by Debarati Sanyal
This past spring, as the EU brokered its refugee deal with Turkey to “save lives” in the Mediterranean, the French state razed a portion of Calais’s “jungle,” encampments that currently shelter 10,000 refugees, while building a container camp. In this essay, an analysis of recent film and photography highlights practices of resistance to the interplay of humanitarian compassion and securitarian repression, nuancing the view of borderscapes as sites of total biopolitical capture, and of refugees as bare life. Read the full advance version of this essay free of charge here.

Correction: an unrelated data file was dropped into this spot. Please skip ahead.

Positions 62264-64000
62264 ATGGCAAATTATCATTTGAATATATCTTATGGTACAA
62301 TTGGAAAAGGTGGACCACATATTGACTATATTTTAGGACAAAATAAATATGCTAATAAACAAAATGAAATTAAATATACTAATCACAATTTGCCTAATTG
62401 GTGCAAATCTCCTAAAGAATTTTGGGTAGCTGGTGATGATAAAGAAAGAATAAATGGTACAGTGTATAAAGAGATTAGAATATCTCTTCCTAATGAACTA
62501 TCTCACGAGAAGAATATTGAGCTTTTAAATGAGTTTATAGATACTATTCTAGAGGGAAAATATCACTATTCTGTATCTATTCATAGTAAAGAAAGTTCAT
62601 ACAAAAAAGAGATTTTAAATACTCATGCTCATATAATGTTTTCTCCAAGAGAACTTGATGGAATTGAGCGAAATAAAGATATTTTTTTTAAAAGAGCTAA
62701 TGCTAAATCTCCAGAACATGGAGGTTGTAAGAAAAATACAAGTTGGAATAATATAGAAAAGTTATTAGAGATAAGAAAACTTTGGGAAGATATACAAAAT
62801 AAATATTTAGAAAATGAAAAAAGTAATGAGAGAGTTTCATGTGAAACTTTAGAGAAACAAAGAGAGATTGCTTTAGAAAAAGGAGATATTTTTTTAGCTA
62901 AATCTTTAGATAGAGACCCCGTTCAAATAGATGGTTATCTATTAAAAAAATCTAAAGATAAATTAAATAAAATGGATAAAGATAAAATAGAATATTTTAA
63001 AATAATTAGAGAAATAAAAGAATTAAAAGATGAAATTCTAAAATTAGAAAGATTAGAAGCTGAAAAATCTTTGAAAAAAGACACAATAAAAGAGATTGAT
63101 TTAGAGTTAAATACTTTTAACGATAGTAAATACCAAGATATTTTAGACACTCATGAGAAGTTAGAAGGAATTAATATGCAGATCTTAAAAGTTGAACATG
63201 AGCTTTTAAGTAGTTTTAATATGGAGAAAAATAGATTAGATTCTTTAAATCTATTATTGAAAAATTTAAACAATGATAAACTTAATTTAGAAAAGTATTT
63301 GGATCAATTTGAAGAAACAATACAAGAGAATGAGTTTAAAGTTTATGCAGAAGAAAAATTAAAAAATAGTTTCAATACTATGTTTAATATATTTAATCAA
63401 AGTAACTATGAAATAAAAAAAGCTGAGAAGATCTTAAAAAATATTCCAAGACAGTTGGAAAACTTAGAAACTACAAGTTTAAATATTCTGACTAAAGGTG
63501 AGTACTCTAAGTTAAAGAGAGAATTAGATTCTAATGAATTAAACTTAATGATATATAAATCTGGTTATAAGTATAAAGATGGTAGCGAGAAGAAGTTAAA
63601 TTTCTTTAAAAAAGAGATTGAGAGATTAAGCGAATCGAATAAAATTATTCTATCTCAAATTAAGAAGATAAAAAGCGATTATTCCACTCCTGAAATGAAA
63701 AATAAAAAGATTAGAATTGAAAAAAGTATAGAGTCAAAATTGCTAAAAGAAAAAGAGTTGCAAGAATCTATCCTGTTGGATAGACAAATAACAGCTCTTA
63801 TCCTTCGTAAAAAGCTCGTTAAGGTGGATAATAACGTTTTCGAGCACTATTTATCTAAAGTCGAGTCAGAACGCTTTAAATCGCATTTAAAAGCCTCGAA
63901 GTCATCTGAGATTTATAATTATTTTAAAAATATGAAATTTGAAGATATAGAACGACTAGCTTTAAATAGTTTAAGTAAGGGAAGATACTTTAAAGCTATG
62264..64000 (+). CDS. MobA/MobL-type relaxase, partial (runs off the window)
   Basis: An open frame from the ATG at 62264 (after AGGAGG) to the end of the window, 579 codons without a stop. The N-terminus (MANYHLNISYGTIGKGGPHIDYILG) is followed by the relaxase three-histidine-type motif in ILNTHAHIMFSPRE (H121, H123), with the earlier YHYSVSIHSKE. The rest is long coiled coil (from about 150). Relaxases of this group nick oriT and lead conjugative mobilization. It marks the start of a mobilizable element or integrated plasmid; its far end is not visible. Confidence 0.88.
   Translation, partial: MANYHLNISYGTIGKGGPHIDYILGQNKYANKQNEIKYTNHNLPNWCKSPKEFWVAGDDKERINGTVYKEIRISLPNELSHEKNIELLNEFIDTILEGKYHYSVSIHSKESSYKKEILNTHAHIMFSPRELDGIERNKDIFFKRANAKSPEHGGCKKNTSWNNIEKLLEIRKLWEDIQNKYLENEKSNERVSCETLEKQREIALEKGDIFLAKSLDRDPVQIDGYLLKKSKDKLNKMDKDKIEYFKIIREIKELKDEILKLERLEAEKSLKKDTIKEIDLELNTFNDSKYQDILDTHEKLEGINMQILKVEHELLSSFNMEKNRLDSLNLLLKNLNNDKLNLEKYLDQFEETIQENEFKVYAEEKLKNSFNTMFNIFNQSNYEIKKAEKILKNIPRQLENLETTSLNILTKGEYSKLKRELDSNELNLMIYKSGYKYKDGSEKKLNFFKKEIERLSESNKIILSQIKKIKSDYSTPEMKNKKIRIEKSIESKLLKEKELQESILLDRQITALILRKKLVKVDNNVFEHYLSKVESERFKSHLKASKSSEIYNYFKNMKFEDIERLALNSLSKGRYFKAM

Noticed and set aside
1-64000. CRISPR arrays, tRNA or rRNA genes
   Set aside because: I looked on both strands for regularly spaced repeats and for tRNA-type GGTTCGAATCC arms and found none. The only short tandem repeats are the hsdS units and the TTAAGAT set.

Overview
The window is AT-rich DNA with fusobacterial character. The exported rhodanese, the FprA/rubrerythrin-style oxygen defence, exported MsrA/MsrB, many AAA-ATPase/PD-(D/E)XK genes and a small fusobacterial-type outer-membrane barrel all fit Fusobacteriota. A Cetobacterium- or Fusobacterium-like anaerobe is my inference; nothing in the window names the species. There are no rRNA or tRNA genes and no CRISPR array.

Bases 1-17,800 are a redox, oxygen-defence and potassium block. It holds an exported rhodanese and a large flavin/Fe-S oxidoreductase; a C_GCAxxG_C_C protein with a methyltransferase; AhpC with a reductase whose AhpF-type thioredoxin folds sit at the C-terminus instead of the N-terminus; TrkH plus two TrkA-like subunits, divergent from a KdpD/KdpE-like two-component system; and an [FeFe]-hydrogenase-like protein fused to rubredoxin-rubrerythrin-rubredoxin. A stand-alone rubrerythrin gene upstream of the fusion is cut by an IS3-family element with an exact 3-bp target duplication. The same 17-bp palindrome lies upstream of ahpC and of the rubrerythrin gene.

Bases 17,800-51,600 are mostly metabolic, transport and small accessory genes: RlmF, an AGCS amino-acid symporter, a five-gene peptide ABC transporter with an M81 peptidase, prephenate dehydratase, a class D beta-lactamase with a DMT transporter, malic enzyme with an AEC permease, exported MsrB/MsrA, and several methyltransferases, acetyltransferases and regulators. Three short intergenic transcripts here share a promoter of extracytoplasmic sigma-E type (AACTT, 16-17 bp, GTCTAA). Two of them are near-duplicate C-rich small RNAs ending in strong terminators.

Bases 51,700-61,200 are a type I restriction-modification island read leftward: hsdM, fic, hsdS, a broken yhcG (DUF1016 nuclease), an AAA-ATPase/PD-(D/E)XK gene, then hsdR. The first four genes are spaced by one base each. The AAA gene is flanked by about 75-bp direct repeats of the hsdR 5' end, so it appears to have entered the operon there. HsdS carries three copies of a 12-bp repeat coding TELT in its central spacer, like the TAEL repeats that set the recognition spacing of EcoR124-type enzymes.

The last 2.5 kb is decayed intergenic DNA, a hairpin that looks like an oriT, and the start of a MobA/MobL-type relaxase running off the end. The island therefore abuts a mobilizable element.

A revised and updated version of this essay will be published in our Spring 2017 issue. This is unedited version is being posted in advance (October 24, 2016) in light of the swiftly changing circumstances in the Calais camps. According to today’s Guardian, “Hundreds of migrants and refugees have left Calais on buses for accommodation centres elsewhere in France on the first day of an operation to clear and then demolish the refugee camp in the northern port town.”
DEBARATI SANYAL is a professor in the French Department at the University of California, Berkeley.